Reasonable Doubts: The O.J. Simpson Case and the Criminal Justice System
Publisher: Simon & Schuster
Date: March 1996
Duration: 3 hours 0 minutes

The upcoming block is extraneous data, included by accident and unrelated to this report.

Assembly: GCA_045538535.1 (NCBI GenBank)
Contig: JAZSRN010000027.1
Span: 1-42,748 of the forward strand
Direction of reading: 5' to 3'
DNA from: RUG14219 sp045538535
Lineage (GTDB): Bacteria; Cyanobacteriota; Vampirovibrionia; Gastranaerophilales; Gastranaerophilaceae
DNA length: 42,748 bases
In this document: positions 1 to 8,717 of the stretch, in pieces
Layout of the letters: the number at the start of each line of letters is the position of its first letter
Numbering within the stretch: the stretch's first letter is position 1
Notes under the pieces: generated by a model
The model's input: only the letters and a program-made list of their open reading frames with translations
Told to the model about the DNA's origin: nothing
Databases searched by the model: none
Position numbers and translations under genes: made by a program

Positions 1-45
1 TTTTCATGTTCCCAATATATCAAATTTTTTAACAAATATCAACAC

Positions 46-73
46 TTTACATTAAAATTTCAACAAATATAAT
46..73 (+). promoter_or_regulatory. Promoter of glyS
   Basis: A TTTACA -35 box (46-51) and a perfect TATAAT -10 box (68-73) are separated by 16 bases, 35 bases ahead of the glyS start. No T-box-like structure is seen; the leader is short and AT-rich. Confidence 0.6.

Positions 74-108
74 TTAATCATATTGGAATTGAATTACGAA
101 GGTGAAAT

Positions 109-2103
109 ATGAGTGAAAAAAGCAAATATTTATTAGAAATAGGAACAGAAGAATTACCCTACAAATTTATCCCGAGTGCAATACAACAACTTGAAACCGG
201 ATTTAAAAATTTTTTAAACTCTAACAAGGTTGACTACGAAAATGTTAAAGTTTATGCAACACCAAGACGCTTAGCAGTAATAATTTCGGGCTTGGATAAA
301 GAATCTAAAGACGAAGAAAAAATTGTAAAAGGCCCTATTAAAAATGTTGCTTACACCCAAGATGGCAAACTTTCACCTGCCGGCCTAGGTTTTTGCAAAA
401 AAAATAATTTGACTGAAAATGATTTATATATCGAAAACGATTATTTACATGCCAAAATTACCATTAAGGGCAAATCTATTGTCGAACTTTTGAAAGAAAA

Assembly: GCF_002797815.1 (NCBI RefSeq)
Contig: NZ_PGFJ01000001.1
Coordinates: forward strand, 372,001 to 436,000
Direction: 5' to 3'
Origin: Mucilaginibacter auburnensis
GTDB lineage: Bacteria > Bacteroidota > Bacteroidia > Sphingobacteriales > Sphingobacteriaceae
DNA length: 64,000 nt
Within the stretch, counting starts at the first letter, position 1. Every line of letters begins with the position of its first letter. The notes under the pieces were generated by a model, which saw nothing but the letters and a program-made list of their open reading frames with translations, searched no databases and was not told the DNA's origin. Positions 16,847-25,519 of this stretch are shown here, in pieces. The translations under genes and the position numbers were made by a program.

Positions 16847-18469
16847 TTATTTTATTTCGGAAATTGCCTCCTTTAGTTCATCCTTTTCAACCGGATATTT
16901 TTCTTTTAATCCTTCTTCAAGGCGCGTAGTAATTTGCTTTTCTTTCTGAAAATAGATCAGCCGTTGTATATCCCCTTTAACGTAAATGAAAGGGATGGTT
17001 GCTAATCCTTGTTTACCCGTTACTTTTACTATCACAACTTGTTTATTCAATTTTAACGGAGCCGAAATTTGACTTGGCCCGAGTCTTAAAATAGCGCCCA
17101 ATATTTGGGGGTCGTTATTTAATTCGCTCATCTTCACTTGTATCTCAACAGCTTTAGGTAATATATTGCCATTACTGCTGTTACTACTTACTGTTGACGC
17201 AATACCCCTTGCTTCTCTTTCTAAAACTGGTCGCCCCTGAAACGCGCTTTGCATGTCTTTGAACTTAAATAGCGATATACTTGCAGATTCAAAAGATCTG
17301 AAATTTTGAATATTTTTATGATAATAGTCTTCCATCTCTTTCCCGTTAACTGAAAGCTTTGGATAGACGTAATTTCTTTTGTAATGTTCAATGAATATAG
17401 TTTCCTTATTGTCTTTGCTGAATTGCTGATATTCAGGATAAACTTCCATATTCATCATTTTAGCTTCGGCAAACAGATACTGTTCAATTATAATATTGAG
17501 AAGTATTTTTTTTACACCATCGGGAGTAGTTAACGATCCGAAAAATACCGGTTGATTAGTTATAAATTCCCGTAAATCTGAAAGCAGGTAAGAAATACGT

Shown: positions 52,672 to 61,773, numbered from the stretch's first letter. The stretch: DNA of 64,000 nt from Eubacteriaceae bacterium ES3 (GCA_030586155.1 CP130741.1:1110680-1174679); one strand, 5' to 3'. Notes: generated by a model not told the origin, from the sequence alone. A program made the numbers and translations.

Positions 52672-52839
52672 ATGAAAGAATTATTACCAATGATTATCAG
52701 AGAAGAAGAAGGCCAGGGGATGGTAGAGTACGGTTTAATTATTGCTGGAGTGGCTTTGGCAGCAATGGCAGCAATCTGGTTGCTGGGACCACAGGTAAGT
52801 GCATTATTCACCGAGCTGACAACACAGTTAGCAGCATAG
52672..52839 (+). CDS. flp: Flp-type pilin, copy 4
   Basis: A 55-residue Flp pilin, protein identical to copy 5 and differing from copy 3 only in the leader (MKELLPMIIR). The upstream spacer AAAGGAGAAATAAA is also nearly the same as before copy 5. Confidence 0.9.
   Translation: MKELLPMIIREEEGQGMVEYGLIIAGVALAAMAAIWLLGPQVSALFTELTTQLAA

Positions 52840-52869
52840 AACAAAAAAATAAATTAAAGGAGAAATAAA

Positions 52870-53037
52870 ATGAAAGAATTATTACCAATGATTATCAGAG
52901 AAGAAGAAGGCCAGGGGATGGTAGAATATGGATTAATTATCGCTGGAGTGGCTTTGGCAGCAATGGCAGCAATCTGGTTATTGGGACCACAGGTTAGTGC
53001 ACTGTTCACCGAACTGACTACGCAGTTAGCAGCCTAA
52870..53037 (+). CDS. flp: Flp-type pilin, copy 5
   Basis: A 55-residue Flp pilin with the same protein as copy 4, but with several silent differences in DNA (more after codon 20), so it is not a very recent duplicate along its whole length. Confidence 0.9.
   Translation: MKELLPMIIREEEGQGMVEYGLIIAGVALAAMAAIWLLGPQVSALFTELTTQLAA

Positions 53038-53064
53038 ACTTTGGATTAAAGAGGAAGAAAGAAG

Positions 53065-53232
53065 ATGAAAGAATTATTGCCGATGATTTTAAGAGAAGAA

Alan Dershowitz, one of the foremost legal thinkers of our time, explores a series of questions raised by the most-watched criminal trial in American history. Through this brilliant, eye-opening account of the O.J. Simpson case, he exposes the realities of the criminal justice system of this country. Here, Professor Dershowitz examines the issues and social forces -- media, money, gender, and race -- that shape the criminal justice system in America today. Among the fascinating questions raised: Was this really a case of circumstantial evidence? Did Simpson's wealth "buy" the acquittal? How could one of the longest trials in the history of America's judicial system produce a verdict after less than four hours of jury deliberation? Reasonable Doubts is a work of lasting importance; it will force us to rethink our assumptions, not only about the case itself but about the strengths -- and weaknesses -- of the criminal justice system in America today. This book is for the many thoughtful observers who sincerely and understandably believe that O.J. Simpson murdered Nicole Brown and Ronald Goldman, and that the jury's verdict of Not Guilty was therefore a miscarriage of justice...